Maize farmers unwilling to try alternative crops, says Koskei
Agriculture Secretary Felix Koskei (right) jots down Senators' questions at a hearing of the Senate's Committee on Agriculture at the KICC in Nairobi May 28, 2013. Mr Koskei said maize farmers are reluctant to heed a government directive to skip a planting season due to a viral disease that has been destroying the crop in the North and South Rift regions. The maize lethal nechrosis disease, which surfaced in September 2011 has destroyed 700,000 bags of maize valued at Sh2 billion.
“I interviewed one farmer in Narok who told me that since he was born, he has been growing maize. And even if there’s a problem, the farmer told me, he will have to plant maize so that people know he planted maize,” Mr Koskei told the MPs at a meeting in Nairobi’s Kenyatta International Conference Centre.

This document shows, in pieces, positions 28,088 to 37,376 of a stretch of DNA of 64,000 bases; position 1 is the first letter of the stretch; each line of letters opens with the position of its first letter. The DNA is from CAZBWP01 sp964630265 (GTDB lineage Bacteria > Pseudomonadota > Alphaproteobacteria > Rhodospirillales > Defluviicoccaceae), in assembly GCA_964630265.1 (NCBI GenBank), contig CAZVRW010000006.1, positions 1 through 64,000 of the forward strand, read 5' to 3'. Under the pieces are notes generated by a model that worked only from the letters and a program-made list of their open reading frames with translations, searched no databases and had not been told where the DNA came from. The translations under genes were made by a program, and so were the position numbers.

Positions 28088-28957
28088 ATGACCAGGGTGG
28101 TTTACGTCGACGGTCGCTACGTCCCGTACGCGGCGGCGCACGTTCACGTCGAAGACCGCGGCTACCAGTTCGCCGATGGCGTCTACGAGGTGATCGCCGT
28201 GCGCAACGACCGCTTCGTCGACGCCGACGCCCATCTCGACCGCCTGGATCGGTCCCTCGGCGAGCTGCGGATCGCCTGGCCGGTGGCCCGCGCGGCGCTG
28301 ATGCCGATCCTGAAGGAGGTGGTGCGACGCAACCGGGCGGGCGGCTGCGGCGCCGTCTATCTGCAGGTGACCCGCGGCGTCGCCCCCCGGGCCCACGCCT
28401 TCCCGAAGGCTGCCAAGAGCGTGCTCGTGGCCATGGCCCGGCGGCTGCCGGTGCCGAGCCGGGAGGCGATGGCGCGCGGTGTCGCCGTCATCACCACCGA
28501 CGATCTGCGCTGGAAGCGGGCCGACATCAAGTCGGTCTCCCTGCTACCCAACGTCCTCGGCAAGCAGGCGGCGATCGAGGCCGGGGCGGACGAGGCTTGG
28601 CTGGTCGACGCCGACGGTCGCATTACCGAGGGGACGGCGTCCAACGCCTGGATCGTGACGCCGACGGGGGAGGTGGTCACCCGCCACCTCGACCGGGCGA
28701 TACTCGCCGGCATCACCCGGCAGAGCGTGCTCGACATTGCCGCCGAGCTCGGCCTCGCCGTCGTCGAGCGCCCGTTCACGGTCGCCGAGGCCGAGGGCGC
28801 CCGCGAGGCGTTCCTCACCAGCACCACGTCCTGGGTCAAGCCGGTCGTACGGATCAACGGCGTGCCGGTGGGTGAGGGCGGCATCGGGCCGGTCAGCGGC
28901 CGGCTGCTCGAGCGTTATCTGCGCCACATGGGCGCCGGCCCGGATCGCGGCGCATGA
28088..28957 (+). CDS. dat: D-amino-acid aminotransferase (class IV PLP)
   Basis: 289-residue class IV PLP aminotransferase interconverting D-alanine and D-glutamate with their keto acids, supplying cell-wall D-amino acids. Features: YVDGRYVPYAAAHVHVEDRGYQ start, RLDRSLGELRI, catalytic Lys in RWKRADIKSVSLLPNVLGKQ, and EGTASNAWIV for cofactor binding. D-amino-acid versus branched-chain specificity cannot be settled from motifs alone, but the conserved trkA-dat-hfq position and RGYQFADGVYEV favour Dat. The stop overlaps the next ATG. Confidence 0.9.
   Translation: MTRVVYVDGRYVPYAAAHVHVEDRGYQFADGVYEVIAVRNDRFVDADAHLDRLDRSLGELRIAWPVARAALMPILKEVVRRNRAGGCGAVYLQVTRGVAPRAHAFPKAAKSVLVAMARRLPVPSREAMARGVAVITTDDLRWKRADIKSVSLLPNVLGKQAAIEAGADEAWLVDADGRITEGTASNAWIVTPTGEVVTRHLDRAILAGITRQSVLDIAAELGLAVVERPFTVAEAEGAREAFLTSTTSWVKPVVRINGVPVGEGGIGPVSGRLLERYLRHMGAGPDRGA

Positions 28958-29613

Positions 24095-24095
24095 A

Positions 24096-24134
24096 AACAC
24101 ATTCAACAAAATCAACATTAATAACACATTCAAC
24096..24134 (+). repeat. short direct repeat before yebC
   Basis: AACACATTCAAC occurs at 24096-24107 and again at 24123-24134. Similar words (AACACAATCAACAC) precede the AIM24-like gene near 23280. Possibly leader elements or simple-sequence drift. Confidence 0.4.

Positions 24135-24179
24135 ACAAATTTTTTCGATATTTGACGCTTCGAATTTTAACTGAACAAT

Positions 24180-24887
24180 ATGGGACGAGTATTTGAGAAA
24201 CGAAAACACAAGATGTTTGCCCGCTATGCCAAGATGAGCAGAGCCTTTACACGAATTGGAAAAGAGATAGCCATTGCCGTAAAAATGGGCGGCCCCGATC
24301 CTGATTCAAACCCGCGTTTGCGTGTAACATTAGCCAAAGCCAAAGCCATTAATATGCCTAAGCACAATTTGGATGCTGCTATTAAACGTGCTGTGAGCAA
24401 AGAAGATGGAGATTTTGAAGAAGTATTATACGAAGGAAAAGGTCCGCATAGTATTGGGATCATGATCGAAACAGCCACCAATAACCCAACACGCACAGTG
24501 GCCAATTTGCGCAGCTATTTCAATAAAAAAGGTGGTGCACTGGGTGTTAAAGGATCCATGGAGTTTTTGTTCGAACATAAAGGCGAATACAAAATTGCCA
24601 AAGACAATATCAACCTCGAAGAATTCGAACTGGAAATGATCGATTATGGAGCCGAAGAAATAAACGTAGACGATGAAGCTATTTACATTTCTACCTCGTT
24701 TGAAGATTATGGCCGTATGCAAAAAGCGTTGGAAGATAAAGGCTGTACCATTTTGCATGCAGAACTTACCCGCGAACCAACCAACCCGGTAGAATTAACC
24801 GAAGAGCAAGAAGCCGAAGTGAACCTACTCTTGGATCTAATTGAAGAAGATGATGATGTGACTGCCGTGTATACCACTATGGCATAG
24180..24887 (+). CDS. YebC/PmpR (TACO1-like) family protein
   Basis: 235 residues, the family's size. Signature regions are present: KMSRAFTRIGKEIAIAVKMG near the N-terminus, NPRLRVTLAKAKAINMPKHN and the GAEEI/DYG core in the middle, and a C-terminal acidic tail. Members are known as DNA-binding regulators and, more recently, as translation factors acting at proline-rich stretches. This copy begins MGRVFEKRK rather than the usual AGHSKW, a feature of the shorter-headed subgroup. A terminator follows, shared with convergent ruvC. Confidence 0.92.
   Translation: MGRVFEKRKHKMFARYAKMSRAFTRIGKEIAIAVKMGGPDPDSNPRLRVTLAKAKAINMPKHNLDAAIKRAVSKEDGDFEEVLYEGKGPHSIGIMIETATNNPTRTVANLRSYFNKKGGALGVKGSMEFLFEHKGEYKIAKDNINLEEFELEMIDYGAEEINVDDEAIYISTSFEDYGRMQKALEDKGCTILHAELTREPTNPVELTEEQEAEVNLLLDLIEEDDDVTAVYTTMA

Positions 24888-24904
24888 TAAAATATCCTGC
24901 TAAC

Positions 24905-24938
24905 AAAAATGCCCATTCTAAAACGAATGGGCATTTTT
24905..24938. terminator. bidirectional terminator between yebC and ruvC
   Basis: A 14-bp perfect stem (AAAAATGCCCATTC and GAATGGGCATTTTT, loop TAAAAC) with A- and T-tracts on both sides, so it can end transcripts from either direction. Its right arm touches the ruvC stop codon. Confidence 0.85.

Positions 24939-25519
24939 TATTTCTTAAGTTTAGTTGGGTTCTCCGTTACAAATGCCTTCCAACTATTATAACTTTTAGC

His major beef with the farmers is that although they have information, they know how devastating the disease is, yet when the government is offering solutions to ensure they don’t make losses, the farmers “are unwilling to change”. “We need to change the mindset of our people.
People don’t accept because it is their staple food, and because it is a means of social standing. If you say you have 20 acres of maize in Bomet, another will say they have five acres.
If you say, you have two acres of cassava, people will wonder what you are talking about," said the Cabinet secretary. He said the maize disease –maize lethal nechrosis disease—which surfaced in September 2011 destroyed 700,000 bags of maize valued at Sh2 billion.
That, the Cabinet Secretary said was two per cent of the country’s annual production.... Read the full, comprehensive news article and discuss at The Daily Nation